The histories of the Roman Republic (established in 509 bc, though Rome's Forum and the Circus Maximus were laid out in the later years of the seventh century bc) and of the Roman Empire (the last emperor of the western empire relinquished power in ad 475 when Byzantium became the new seat of the empire, in the east) include the recognition of the cultural, social, and political significance of sport. Sport had particular ceremonial uses and meanings at various points of Roman history, sometimes linked to religion, but always and increasingly linked to networks of political power and social status. Political figures such as the military leader and political dictator Julius Caesar and the Emperor Nero used sport to boost personal reputations and bolster political power; and sport and the provision of sporting facilities affected much prominent architecture, such as the Colosseum, at which gladiatorial games were staged; or the Roman baths, where a more genteel form of physical culture and sporting endeavour was manifest.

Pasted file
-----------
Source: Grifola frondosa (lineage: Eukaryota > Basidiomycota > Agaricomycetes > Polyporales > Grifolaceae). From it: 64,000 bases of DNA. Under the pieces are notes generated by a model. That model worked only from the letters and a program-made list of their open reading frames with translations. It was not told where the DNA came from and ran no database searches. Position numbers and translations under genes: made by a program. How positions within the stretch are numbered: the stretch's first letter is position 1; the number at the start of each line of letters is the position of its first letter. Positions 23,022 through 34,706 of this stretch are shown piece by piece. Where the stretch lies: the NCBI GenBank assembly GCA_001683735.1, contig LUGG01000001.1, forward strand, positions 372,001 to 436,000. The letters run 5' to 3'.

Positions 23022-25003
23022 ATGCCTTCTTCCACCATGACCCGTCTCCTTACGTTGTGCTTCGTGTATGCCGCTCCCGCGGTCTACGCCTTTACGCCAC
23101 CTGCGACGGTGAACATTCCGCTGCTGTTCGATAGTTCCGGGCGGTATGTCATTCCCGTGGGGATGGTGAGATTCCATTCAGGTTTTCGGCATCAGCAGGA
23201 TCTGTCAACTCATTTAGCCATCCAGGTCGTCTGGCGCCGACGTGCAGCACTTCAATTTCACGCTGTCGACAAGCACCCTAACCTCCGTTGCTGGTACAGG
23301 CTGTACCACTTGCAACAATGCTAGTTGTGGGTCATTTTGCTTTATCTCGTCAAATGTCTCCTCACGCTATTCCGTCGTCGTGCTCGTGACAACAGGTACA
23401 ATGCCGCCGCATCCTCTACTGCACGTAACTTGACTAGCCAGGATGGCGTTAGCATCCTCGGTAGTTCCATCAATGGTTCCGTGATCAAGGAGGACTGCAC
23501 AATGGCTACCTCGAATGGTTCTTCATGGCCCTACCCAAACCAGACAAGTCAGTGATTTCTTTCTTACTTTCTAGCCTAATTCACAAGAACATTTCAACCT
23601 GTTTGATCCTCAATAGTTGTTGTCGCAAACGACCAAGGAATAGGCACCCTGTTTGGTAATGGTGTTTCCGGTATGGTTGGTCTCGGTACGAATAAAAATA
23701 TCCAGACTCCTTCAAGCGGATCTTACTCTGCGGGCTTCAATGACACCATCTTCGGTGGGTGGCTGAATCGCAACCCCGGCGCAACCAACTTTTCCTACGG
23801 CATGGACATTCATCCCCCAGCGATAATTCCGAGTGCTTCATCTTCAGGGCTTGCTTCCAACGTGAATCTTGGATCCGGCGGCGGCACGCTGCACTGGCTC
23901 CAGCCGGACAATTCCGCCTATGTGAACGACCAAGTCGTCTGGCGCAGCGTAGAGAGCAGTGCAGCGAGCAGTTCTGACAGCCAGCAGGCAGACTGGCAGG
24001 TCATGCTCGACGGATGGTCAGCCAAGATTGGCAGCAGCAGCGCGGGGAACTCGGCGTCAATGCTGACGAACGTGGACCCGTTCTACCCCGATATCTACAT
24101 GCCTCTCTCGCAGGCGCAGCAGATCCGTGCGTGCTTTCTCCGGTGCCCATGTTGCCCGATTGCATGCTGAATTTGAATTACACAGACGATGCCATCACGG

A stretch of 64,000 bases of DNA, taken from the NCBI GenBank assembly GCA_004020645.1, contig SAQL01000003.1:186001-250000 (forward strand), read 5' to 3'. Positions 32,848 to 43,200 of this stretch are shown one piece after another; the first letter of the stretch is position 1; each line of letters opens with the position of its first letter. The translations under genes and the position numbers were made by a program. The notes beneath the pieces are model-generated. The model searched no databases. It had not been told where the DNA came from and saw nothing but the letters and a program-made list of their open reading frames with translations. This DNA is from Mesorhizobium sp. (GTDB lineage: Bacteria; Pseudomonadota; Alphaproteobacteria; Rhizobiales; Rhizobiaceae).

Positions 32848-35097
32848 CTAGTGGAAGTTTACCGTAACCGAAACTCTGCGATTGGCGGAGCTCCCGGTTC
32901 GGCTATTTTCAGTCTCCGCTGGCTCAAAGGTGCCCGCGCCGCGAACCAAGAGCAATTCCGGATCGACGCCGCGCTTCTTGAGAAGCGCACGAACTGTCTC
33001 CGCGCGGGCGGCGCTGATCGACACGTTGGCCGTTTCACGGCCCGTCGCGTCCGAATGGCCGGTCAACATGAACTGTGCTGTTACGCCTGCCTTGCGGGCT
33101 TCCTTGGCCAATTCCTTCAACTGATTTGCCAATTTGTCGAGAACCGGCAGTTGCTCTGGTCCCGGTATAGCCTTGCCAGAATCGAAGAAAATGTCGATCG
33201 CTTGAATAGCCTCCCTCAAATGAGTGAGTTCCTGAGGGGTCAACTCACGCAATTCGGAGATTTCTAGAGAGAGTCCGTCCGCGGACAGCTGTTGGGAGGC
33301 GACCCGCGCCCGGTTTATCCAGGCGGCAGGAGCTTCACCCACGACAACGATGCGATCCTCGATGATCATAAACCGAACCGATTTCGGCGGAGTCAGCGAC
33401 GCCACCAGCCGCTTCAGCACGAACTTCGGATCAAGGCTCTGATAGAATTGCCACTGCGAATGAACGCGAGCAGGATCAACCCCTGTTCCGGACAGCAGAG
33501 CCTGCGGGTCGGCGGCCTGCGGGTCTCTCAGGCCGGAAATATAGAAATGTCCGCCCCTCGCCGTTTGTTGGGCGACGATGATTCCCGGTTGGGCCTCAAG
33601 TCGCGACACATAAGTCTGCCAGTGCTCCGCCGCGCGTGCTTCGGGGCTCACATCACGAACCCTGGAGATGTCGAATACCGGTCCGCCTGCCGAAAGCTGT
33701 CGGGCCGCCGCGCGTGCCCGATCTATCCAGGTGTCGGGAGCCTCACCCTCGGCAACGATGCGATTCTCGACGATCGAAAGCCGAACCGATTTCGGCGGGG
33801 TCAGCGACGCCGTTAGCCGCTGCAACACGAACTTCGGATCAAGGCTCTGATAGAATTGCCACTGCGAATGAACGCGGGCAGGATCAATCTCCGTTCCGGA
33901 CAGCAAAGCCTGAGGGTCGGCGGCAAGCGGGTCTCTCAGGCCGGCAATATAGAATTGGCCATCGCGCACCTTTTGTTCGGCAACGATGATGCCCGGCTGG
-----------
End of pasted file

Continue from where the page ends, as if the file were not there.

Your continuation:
Given the longevity of Roman civilization it would serve no purpose to provided an overview of sport in ancient Rome. It is more productive to focus upon particular sport-related institutions of ancient Rome, such as those cross-referenced here, and to point to some general features characterizing sport's place in that culture. Sport was more violent in ancient Rome than in classical Greek culture, and developed as politically motivated forms of spectacle. The increasing influence of Christianity undermined the cultural and cognitive basis of combat sports, if not chariot racing, and leaves one with the question: what were the sources of and influences upon the sporting morality of a culture in which the sporting spectacle was of a kind that many cultures and societies, both before and since, have considered as cruel and inhuman? One answer might be to look closely at the cultural commentators of the time, such as poet and satirist Juvenal.
Subjects: Sport and Leisure.